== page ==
However, we had paid the parking, so we stayed. Behind the small beach with the bar, we found another even smaller beach over some rocks, which we pretty much had to ourselves all day, aside from a quick visit from some rather exhibitionist 40-something German tourists later on in the afternoon. The sun had been cutting and covering behind clouds all afternoon, but the departure of the Germans was right on cue with a huge looming storm cloud bearing over us, and just as we made a decision to go and find a restaurant in a nearby village to recharge our camera battery, it started to rain on us. It was about time - we had been sunbathing (and not applying enough cream) all day, and needed to move. What seemed to be a light shower continued until we hit the main road north, so on the way we decided to check out some possible places to sleep that night. We found a place tucked away down a few tracks in a forest, where it would be possible to park and not disturb any tractors passing us to get to the vast roadside sunflower fields in the morning.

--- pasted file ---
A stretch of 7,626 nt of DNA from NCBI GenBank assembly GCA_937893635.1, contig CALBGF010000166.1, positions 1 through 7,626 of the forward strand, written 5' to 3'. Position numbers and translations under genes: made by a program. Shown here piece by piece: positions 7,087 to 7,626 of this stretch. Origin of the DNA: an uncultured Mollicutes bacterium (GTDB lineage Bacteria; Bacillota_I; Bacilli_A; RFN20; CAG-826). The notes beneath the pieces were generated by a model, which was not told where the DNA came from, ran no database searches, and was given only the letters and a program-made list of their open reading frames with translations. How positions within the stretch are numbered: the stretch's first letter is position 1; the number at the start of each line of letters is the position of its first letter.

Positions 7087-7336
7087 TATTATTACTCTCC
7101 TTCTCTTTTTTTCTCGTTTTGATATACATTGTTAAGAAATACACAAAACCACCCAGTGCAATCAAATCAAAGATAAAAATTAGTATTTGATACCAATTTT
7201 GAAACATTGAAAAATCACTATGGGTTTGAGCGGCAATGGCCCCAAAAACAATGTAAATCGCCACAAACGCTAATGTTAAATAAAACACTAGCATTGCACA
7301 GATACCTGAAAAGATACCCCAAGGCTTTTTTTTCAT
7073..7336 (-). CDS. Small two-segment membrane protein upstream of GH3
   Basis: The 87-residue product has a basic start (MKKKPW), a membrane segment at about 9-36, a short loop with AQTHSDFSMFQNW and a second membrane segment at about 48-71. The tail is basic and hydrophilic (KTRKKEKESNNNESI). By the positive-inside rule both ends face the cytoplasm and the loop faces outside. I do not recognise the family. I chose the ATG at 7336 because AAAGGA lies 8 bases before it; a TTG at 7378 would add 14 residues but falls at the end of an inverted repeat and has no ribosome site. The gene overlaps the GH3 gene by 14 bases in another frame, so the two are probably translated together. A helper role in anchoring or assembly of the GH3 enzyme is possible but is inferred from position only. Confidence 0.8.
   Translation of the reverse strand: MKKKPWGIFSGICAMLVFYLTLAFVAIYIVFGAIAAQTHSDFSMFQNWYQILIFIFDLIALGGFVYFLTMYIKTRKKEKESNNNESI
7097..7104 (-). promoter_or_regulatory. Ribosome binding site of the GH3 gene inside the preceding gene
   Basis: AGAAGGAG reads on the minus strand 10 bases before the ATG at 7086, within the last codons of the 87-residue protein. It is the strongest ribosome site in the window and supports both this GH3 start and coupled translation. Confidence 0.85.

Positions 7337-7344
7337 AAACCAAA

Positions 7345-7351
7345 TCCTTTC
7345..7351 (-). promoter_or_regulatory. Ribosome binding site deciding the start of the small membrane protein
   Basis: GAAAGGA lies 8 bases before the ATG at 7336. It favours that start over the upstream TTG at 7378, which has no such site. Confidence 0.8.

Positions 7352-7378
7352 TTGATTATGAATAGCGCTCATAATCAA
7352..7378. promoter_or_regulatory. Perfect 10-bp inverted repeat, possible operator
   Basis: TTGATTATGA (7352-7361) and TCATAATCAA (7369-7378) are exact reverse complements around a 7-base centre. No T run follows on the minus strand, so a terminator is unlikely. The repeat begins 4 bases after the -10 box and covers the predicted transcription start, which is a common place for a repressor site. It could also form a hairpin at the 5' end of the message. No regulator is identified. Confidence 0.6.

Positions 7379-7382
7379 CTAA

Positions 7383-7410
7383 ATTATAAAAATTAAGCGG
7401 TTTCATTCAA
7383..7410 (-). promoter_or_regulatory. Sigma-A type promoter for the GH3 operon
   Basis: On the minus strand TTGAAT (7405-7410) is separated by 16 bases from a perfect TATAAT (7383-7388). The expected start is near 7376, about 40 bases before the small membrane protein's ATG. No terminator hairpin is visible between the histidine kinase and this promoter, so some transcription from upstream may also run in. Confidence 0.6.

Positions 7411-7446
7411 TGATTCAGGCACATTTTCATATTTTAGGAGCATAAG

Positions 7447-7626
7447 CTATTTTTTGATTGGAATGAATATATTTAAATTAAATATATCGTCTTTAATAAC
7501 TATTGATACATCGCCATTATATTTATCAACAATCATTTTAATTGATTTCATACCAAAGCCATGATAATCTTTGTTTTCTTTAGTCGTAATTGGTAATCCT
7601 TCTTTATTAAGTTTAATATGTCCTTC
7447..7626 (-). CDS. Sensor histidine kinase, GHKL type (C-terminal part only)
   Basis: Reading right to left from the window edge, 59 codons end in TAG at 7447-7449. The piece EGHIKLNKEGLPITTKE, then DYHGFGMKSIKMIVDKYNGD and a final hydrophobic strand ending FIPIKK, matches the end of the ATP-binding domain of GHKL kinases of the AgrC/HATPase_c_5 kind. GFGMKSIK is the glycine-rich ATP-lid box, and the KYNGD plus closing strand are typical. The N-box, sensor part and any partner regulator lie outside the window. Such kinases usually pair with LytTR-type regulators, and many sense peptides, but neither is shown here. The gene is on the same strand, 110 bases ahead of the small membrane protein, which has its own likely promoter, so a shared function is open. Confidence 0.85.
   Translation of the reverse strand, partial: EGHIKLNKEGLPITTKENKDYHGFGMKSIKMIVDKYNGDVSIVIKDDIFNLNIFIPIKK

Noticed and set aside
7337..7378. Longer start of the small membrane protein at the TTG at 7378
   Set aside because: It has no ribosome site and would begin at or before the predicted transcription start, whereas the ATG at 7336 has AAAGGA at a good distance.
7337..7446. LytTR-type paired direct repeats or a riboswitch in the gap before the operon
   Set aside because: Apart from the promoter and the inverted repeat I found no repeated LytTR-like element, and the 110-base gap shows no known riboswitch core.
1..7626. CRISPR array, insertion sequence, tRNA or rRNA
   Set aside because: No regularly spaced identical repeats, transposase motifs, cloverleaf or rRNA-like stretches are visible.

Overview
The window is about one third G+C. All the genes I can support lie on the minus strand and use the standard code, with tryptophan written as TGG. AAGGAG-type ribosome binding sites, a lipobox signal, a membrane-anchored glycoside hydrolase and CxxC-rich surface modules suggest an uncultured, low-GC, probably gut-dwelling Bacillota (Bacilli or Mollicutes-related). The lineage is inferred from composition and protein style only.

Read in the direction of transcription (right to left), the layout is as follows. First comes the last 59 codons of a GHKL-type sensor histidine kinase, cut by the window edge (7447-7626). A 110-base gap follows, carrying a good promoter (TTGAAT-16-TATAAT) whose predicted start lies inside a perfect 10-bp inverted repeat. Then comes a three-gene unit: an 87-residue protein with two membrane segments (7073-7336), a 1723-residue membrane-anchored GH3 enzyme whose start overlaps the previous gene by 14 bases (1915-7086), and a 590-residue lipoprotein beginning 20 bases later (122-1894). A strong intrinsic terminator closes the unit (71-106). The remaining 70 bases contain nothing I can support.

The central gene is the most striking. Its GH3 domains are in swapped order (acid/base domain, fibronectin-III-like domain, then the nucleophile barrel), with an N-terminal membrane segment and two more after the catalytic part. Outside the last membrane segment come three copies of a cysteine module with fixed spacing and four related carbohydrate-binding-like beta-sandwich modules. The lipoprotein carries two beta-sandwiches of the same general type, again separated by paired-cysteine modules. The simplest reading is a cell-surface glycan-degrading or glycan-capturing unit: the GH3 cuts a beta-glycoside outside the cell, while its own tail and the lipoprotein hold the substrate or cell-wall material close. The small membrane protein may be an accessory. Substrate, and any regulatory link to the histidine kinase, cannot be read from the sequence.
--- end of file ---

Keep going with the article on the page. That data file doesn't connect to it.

After this, we found a restaurant in the neighbouring village Kamen Bryag, where we enjoyed a ridiculously cheap 3 course meal while the generous host family of the restaurant left the battery plugged in. When we stepped out, it became clear that what we had been in before was a bit more than just a passing shower. We therefore abandoned our plan to sleep in the forest and moved further north. On this stretch, shower turned rain turned into thunderstorm, which eventually turned into flood. Our search became a perilous sprint
Blurry rakijaBlurry rakijaBlurry rakija

We needed it after that death chase.